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Oxen Cry
by Darby Larson
The strange thing about the world Ox lived in was that every year on a particular day, everyone would cry for an unpredictable length of time, for an unpredictable reason. Scientists couldn't explain it. It was deemed Crying Day.

It was a day of sadness. It was a day of happiness. It was a day of anger. And jealousy. And love. And forgiveness.

* * *

Ox was a large man. Bones packed in muscle packed in skin. Everyone called him Ox, on account of him being so Ox-like.

He mowed wealthy lawns around the city. Every night he sat on a leather sofa with a glass of bourbon under his palm, gripped with splayed fingertips. He took long walks at night down by the stream that ran near his house, puffing a cigar and listening to the amphibians.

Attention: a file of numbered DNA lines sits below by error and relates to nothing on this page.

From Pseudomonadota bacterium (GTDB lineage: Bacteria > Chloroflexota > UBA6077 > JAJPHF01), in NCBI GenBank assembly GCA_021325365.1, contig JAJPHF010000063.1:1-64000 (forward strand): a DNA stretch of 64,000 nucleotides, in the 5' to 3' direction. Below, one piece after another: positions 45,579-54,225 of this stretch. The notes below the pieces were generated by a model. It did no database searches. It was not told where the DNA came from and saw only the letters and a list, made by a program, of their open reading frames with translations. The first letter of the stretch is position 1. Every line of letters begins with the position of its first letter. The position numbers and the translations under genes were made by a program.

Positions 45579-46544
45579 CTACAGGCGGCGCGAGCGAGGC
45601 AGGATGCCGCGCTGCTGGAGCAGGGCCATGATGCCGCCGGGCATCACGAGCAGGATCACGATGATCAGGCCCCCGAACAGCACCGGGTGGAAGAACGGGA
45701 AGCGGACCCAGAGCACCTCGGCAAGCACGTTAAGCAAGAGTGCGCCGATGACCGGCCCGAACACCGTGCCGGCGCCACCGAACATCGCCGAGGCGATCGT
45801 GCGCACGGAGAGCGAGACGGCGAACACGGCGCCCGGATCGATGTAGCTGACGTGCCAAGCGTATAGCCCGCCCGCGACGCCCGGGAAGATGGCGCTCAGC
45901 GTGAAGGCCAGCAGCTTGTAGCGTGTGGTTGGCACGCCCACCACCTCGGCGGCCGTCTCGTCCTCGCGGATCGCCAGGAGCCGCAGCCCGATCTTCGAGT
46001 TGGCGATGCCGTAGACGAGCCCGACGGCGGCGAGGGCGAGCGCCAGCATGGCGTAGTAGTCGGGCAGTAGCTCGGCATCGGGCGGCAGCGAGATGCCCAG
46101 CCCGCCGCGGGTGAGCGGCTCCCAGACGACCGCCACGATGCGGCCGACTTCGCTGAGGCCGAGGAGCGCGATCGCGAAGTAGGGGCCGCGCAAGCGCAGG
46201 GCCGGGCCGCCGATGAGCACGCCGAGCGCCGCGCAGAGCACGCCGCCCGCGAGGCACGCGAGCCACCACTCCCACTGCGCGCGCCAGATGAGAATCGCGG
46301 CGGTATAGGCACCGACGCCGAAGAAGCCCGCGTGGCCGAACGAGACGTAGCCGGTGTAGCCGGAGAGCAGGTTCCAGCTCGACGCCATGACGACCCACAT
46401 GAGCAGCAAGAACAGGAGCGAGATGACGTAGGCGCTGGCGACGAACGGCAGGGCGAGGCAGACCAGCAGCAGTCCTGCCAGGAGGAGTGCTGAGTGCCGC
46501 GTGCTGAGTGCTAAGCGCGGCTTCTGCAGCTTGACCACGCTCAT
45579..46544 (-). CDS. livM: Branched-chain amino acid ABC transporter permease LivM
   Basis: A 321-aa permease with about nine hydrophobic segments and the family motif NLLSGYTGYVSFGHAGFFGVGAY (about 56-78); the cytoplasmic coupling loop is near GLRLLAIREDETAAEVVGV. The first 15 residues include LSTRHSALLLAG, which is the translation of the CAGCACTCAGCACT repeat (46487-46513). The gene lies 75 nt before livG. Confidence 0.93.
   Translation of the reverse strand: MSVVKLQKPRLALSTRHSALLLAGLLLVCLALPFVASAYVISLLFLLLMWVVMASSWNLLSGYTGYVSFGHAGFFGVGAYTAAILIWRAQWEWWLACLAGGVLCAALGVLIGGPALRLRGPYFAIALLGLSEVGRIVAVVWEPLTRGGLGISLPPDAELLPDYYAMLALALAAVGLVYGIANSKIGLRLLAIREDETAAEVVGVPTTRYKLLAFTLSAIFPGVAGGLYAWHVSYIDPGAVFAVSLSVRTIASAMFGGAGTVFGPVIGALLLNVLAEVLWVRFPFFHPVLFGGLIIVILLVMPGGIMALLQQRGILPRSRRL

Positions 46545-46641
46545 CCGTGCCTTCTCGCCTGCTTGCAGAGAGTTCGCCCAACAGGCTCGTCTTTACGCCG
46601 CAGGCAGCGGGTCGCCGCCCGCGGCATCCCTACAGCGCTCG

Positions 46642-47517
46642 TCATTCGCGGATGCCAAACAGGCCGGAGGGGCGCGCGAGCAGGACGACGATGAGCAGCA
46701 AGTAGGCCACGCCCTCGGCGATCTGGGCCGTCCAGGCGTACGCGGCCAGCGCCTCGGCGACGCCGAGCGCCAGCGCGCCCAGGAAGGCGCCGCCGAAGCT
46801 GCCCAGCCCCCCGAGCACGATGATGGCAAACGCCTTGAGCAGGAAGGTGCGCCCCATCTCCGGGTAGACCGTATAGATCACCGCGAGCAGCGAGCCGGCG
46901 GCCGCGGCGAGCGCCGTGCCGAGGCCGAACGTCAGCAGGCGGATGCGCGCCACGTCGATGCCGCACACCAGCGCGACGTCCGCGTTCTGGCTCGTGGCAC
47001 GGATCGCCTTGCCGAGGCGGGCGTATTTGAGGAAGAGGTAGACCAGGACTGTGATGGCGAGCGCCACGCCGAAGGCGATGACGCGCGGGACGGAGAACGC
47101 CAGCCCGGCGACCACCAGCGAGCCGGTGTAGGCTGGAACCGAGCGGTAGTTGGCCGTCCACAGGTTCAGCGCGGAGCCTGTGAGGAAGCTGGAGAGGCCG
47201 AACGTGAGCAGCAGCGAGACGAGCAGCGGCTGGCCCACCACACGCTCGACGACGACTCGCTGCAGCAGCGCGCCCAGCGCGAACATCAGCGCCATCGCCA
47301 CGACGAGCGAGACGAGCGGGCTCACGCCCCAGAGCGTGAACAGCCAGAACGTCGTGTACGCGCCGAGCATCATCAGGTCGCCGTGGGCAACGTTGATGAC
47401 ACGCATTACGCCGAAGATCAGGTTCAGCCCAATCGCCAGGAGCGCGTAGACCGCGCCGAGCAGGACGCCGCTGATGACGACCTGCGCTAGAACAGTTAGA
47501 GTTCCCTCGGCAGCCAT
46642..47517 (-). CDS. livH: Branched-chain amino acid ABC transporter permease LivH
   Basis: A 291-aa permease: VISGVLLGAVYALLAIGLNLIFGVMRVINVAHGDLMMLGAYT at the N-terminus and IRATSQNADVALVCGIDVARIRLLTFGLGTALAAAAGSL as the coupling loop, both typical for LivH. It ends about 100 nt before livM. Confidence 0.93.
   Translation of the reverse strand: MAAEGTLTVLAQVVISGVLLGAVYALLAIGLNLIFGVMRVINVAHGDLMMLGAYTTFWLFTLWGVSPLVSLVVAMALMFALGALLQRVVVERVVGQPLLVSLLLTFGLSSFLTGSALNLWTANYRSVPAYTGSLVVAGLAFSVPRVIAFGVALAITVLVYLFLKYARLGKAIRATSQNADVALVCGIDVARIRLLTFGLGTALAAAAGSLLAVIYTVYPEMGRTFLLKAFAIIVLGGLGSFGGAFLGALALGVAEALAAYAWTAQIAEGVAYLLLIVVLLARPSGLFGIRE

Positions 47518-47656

On Crying Day, everyone wondered when and why they would cry, including Ox. "What could possibly make me cry?" Ox asked himself. Other people asked themselves the same thing.

Many people finished their crying episodes early in the day. Such as babies. Mothers everywhere held and rocked their babies and said, "Let out your Crying Day cry, little bumblebee."

After each resident of the city cried, they felt relieved. A woman who had just lost her son in a car accident four months ago found an old picture of him in the basement flying a kite outside in a rainstorm. She held the picture and blotted her eyes. Then she sat back and felt relieved. "So that was my Crying Day cry," she said. And it happened like that all over the city.

* * *

Ox's lawn-mowing route on Crying Day consisted of three residents. The first was old Mrs. Beatrice out on highway 68.

"Hello Mrs. Beatrice!" Ox shouted as he drove his dirty pick-up into her driveway. She was standing on the porch. "Lovely day!"

Mrs. Beatrice looked at the sky and paused a moment. "I suppose."

"Suppose? Just look at that beautiful sky! The air is perfect. Not a floating ball of pollen for miles."

"Yes, Ox. It is a nice day today. Would you care for anything before you get started?"

"No ma'am. I'll just clip this yard and be on my way."

"Okay son, you have a nice day."

"Same to you, ma'am."